Is this a temptation just for preachers?  Absolutely not!  Anyone who has been a Christian for quite some time can easily slip into a mindset in which we take God for granted.  If we are not careful, our time in the Bible each day can become something that we check off for the day, instead of a moment to taste what God might have in store for us.

Is any of this familiar to you?  What have you found helpful so that you really "taste the food" in front of you?  What has helped you pay attention to what God is doing in your life? 

Please note: I reserve the right to delete comments that are offensive or off-topic.

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10 thoughts on “Telling Secrets

  1. No, this is definitely not limited to preachers.I often find myself rushing through quiet time with one eye on the Scripture and one eye on the clock, or totally losing track while praying and have my mind wander toward what I need to buy at the grocery store after work or, in some cases, what’s for dinner tomorrow night!

    Just last night I was thinking about how Jesus didn’t rush through His life on Earth. Even though He had a big “agenda”, He took the time to enjoy life. Reading passages where He counsels people to not worry about tomorrow reminds me that I’m not promised tomorrow. Life is fleeting, but God intends for us to make the most of it, to enjoy it and savor it while at the same time taking care of His business in His time, in His ways.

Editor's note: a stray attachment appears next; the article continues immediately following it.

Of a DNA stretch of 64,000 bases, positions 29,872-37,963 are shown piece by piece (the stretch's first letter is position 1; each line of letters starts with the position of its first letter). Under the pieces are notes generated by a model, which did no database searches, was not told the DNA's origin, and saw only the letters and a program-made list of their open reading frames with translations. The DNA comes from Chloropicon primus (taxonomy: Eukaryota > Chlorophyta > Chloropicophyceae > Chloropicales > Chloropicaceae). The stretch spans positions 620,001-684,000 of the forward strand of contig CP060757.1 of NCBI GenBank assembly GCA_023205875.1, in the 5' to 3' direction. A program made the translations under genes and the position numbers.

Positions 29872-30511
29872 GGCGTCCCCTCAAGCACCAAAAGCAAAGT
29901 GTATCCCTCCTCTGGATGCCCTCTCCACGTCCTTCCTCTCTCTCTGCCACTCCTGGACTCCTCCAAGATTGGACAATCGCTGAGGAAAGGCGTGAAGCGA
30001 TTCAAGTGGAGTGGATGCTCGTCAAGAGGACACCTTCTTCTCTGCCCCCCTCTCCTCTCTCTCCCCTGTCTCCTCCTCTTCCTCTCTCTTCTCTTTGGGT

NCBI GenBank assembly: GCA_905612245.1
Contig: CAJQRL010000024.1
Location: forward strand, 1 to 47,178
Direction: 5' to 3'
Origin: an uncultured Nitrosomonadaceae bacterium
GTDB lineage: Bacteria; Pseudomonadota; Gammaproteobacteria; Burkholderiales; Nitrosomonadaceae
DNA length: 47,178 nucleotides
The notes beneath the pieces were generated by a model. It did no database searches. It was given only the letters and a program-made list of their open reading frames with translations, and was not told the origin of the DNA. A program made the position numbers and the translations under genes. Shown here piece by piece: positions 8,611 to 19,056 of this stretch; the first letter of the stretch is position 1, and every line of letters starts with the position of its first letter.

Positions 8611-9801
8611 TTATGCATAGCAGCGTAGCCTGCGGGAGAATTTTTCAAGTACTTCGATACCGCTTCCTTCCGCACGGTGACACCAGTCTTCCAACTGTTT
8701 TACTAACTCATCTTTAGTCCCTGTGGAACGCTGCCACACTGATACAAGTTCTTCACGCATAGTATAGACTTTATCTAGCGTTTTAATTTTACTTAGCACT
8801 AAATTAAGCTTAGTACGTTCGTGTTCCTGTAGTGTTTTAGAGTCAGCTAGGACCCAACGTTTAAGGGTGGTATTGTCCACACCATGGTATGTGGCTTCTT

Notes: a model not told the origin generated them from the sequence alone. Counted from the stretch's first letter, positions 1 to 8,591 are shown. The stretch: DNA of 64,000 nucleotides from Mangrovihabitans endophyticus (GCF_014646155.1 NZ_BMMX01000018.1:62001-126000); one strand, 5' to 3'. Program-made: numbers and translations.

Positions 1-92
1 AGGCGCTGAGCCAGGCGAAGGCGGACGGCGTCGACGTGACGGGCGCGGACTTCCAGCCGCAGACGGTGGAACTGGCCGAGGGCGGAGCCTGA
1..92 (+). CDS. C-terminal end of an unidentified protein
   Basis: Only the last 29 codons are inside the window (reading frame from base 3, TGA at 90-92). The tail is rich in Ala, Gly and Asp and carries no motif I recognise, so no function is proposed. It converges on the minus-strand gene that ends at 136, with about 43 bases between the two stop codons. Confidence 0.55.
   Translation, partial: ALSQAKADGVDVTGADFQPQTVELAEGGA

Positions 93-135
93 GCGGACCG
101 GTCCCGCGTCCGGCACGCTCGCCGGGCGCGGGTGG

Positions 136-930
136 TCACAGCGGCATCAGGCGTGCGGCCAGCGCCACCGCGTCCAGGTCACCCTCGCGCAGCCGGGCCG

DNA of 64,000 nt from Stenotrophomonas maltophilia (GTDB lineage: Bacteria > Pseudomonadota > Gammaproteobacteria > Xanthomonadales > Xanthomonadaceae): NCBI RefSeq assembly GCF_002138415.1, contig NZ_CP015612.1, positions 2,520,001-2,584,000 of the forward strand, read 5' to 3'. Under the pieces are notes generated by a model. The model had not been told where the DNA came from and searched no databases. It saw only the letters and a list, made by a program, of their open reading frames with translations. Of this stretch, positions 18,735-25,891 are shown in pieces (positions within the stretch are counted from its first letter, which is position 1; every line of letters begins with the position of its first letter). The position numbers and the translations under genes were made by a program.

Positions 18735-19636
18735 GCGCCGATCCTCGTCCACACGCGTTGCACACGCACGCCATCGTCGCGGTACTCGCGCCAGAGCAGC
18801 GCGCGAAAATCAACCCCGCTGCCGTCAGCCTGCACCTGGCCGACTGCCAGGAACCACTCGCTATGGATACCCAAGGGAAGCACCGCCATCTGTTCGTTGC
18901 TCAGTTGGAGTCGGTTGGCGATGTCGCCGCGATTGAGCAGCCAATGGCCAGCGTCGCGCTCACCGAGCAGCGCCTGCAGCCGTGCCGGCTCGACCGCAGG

2. Familiar.  Painfully familiar.  Clearly, it’s one of the biggest vocational hazards for a preacher.  Part of it has to do with the fact that preachers who manage to develop any staying power (in preaching AND at a single congregation) are people who have learned how to manage their reputations.  They know that for the sake of the gospel it matters what other people think.  But maybe preachers start caring too much about what others think.  I’ve done that.  Maybe they’ve been burned.  Maybe they don’t realize how much a loving congregation would let them get away with when it comes to being transparent.  Either way, long-term preachers get pretty good at controlling their public images.  If there’s a sin problem, when it finally comes out, there’s all kinds of shock and astonishment.  "I never would have dreamed that the preacher could __________" (you fill in the blank).  Anymore, I don’t trust stained-glass voices, people who seem like they haven’t laughed at themselves in years, people who constantly operate in prophetic mode (always shouting and sweating), people who constantly operate in pastoral mode (always speaking in sappy phrases and blinking a lot).  That stuff just creeps me out.